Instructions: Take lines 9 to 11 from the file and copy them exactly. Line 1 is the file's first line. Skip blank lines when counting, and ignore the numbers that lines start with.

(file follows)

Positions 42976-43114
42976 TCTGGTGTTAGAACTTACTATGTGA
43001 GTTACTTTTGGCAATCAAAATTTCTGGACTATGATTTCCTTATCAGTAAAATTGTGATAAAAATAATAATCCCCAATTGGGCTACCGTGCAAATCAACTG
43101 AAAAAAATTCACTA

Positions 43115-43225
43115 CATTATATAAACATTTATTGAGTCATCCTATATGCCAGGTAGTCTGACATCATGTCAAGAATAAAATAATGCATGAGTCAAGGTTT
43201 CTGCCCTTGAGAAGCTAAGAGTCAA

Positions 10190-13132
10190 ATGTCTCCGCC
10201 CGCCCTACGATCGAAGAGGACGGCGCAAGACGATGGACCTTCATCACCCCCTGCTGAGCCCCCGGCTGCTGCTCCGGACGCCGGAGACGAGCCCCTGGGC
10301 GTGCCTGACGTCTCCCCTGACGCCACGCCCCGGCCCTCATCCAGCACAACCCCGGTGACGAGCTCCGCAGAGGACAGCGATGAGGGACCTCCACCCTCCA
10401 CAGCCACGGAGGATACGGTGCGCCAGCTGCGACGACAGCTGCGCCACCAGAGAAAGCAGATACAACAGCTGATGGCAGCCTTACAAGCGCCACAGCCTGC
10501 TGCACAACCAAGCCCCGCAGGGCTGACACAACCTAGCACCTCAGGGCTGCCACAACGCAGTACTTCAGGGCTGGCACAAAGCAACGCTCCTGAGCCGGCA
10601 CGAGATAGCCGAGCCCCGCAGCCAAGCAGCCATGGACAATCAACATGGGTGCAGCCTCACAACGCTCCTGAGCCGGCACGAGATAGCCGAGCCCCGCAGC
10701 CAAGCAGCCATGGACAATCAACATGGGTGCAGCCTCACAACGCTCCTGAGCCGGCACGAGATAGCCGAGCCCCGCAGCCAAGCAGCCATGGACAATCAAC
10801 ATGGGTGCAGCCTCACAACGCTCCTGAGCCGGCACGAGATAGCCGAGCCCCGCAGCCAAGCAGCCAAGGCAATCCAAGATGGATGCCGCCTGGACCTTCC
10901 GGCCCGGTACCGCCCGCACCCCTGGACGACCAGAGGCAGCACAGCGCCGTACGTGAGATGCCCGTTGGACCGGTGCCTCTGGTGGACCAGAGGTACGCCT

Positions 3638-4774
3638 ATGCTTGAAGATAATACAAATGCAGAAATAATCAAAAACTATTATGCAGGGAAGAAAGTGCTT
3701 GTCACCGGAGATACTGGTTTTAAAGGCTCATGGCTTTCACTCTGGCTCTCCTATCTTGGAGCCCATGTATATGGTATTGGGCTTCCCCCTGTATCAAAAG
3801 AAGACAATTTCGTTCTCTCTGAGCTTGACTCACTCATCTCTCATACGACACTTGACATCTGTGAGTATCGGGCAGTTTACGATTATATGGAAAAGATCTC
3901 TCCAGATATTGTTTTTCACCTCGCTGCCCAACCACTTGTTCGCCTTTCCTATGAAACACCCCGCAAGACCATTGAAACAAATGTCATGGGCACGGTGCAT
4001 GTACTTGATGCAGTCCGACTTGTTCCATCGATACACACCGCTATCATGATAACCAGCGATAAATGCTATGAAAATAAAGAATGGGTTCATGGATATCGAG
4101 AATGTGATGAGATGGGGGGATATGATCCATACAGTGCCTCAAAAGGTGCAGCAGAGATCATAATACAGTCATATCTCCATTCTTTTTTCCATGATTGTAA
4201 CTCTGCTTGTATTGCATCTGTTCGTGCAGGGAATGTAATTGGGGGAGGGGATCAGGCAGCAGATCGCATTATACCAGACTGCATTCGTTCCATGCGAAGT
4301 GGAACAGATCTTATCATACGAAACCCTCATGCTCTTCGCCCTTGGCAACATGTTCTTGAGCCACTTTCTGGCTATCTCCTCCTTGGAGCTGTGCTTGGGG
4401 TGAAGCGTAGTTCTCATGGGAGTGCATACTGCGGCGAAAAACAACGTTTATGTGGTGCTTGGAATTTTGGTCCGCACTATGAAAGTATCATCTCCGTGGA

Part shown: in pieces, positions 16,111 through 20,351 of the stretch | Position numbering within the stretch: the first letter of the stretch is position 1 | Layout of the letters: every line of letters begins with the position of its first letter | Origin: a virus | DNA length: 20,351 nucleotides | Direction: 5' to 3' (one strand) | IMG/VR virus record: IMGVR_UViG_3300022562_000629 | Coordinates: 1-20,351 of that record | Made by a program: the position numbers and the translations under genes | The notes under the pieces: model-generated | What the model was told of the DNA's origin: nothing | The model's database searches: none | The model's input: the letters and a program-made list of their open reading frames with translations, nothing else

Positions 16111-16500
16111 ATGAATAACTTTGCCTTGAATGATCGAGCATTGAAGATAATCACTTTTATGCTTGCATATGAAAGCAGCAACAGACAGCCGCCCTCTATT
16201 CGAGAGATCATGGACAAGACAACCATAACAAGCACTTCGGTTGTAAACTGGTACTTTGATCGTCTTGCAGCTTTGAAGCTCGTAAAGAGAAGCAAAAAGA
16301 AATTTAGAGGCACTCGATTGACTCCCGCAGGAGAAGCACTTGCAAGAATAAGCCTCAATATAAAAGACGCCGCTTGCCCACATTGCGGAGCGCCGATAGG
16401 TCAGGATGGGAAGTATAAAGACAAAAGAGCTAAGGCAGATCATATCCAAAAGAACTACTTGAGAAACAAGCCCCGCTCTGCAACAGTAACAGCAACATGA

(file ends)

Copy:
10190 ATGTCTCCGCC
10201 CGCCCTACGATCGAAGAGGACGGCGCAAGACGATGGACCTTCATCACCCCCTGCTGAGCCCCCGGCTGCTGCTCCGGACGCCGGAGACGAGCCCCTGGGC
10301 GTGCCTGACGTCTCCCCTGACGCCACGCCCCGGCCCTCATCCAGCACAACCCCGGTGACGAGCTCCGCAGAGGACAGCGATGAGGGACCTCCACCCTCCA